Data integration and visualization
To integrate all three data sets, we first scaled the normalized data according to the whole library size of each sample with the multiBatchNorm function in the R package batchelor (v.1.10.0)72. HVGs across data sets were selected as the genes with mean biological variances > 0.1 (n = 1,486) for principal component analysis (PCA). We utilized a mutual nearest neighbor approach by fastMNN72 in the batchelor package for data integration considering the first 20 dimensions of PCA. The corrected results were used for visualization of all samples in a single plot of uniform manifold approximation and projection (UMAP)73 with the Seurat package. This UMAP embedding was also used for all plots of individual samples simply by splitting the plot sample by sample. The gene expression levels shown in UMAP plots are Log2-transformed normalized values of individual samples or the scaled values with themultiBatchNorm function when multiple samples were involved.
Clustering and marker gene detection
To define the cell population clusters, a rank-weighted shared-nearest neighbor graph was constructed for the integrated data with the R bluster (v1.4.0)74 package, and the Leiden algorithm75 was applied for modularity optimization. Marker genes of each cluster were detected with the scran package by calculating an area under the curve (AUC) for each gene as an index of the performance to distinguish two clusters in a pairwise comparison, and the minimum AUC against other clusters was taken as a summarizing score of each gene. The genes with the highest minimum AUC were chosen as marker genes of each cluster, and we annotated each cluster based on them and also the expression of other known marker genes. The top 10 markers of each cluster were shown in Supplementary Fig. 8b. This annotation, based on the integrated data set across the three samples, was maintained in the analysis of individual samples to keep consistency in the paper.
RNA velocity analysis
Exon/intron read count matrix was generated with Velocyto (v.0.17.17)76, and the RNA velocity was calculated and visualized with scVelo (v.0.2.4)77.
Gene ontology (GO) enrichment analysis
We calculated AUC by comparing the CHIR 5 µM and 10 µM groups and chose 100 upregulated genes with the highest AUC from each group as inputs. The GO enrichment analysis and visualization of the results were performed with the clusterProfiler package (v.4.2.2)78 in R.
Statistics and reproducibility
The number of samples and independent experiments are given in the figure legends. No statistical method was used to predetermine sample size. If cells did not aggregate on day 1 of the somitoid protocol due to cell culture conditions, the experiment was discontinued. The experiments were not randomized. The Investigators were not blinded to allocation during experiments and outcome assessment.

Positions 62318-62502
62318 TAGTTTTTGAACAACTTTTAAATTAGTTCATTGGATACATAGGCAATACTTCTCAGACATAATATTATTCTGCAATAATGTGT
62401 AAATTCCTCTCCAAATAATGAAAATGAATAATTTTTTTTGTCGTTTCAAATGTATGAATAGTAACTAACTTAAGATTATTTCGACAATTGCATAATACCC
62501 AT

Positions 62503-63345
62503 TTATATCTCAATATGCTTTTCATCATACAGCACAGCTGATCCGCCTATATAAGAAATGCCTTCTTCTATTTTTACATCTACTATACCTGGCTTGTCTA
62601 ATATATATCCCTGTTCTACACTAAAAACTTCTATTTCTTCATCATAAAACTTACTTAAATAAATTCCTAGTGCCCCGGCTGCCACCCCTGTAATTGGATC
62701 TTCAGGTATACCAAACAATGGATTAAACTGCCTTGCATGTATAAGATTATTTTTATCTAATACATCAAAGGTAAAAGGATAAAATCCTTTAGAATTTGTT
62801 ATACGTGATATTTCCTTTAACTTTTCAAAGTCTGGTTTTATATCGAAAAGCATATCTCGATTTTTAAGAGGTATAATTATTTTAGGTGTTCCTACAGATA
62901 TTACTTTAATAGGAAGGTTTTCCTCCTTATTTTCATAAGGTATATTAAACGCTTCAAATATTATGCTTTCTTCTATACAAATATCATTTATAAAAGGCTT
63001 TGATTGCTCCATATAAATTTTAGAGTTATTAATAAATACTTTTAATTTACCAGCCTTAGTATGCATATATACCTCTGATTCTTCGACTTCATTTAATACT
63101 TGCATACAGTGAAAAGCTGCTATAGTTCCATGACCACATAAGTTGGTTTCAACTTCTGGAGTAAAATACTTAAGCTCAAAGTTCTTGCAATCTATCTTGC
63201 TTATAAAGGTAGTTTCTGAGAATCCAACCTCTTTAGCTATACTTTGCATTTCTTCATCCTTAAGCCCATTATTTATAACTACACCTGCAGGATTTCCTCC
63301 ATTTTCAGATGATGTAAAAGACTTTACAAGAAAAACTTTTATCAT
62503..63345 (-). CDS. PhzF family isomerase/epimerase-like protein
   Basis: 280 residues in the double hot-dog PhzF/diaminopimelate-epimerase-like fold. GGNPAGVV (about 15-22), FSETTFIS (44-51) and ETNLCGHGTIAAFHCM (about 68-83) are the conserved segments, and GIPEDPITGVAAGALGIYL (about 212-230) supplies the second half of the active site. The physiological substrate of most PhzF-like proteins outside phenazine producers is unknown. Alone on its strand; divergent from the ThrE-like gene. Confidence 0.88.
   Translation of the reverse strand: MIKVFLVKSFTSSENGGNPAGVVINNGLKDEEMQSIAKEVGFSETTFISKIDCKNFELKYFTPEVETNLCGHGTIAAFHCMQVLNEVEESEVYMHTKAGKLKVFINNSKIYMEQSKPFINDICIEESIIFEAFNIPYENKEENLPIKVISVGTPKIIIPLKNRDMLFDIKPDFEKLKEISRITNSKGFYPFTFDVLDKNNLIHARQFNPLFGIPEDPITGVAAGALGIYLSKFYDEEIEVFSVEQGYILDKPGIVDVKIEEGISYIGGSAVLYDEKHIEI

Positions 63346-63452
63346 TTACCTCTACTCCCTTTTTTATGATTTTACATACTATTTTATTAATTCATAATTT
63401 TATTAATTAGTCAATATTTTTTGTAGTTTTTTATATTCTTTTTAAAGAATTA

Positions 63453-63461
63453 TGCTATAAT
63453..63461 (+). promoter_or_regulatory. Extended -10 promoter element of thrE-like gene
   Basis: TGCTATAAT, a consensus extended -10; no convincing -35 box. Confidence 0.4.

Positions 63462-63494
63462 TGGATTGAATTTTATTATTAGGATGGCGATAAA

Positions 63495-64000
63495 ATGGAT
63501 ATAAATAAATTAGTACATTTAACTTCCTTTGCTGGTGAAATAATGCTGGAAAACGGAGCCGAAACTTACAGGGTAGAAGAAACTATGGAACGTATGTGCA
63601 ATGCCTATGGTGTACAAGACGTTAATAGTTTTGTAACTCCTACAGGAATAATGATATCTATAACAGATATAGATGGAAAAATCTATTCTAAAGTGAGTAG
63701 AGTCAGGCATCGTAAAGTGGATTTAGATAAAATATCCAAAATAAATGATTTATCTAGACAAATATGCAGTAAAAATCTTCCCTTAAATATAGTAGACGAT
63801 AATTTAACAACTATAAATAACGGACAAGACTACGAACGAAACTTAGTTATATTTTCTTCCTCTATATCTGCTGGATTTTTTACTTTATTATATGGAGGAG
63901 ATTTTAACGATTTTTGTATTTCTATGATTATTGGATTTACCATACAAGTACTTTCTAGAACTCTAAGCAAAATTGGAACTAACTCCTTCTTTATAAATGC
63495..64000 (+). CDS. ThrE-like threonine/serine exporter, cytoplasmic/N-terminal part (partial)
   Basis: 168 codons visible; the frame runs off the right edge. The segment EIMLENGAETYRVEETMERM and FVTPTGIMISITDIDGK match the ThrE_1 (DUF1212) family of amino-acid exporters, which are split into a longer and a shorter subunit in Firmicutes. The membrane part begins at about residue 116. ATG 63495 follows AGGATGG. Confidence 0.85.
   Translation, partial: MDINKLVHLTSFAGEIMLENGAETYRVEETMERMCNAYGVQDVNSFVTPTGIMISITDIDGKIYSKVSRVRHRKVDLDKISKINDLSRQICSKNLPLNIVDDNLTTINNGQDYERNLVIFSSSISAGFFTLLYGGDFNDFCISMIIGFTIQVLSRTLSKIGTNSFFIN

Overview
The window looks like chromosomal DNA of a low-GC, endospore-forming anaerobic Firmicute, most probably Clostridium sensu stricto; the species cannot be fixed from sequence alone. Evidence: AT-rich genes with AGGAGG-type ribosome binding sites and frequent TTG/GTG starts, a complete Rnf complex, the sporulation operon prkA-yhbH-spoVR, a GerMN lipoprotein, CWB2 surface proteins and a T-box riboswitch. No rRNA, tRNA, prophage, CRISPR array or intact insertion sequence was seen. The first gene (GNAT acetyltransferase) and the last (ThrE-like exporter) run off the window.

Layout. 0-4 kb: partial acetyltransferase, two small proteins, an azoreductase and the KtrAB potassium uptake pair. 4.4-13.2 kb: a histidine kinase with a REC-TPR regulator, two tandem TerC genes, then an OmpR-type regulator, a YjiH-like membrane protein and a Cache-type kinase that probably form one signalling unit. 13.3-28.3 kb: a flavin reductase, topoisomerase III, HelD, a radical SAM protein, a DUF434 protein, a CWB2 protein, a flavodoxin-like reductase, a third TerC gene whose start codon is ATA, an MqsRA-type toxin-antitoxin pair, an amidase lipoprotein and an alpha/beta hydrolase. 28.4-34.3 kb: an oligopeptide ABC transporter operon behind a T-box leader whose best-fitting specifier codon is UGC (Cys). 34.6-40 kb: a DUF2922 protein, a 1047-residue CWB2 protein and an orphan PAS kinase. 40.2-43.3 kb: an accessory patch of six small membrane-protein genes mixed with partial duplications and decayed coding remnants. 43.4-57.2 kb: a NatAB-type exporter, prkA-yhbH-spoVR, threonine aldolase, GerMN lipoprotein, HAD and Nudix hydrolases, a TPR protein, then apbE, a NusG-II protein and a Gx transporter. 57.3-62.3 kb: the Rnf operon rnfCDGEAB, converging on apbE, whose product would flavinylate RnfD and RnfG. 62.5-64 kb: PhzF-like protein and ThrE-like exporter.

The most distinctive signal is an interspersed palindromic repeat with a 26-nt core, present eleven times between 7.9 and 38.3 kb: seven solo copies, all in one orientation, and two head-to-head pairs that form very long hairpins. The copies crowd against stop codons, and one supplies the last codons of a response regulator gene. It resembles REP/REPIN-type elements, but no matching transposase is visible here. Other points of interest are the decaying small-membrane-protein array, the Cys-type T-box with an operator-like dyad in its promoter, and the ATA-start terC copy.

Further information on research design is available in the Nature Research Reporting Summary linked to this article.
The scRNA-seq data used in this study are available in the ArrayExpress database under accession code MTAB-11334. Source data are provided with this paper.
The custom Python scripts used for the somite morphometry and HCR volume analysis are available from Nikoula86’s Github [github.com/Nikoula86/2022_Somitoids_Analysis].
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This work was supported by EMBL; Takeda Science Foundation (to M.E.); the European Research Council (ERC) under the European Union’s Horizon 2020 research and innovation program (grant agreement No. 101002564) (to M.E.); Project PGC2018-097872-A-I00 (MCIU/AEI/FEDER, UE) funded by the Spanish Ministry of Science, Innovation and Universities (MCIU) and co-funded by the European Regional Development Fund (ERDF, EU) (to M.E.); PRESTO (grant number JP20332265) from Japan Science and Technology Agency (JST) (to M.M.); and fellowships from the Japan Society for the Promotion of Science (JSPS) and Daiichi Sankyo Co., Ltd. (to M.S-M.). We are grateful to K. Stapornwongkul, C. Villava, S. Xu, K. Anlas, M. Costanzo, and J. Cotterell for their comments, to the Mesoscopic Imaging Facility (MIF) at the European Molecular Biology Laboratory (EMBL), the Advanced Light Microscopy Unit (ALMU) at the Center for Genomic Regulation (CRG), Perkin Elmer, Olympus, and Luxendo/Bruker for imaging supports, to the genomics core facility at the Universitat Pompeu Fabra (UPF), the Genomics Core (GeneCore) facility at EMBL, and the Genome Biology Computational Support (GBCS) at EMBL for sequencing supports, to J.L.Lim, K. Anlas, and G. Martínez-Ara for experimental advice, to the Virtual Human Embryo (J. Cork) and the Kyoto Collection (C. Uwabe and S. Yamada at Congenital Anomaly Research Center, Kyoto University Graduate School of Medicine) for the images of human embryos, and to J. Veenvliet for the images of mouse TLSs.
Open Access funding enabled and organized by Projekt DEAL.
The authors declare no competing interests.
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Sanaki-Matsumiya, M., Matsuda, M., Gritti, N. et al. Periodic formation of epithelial somites from human pluripotent stem cells. Nat Commun 13, 2325 (2022). https://doi.org/10.1038/s41467-022-29967-1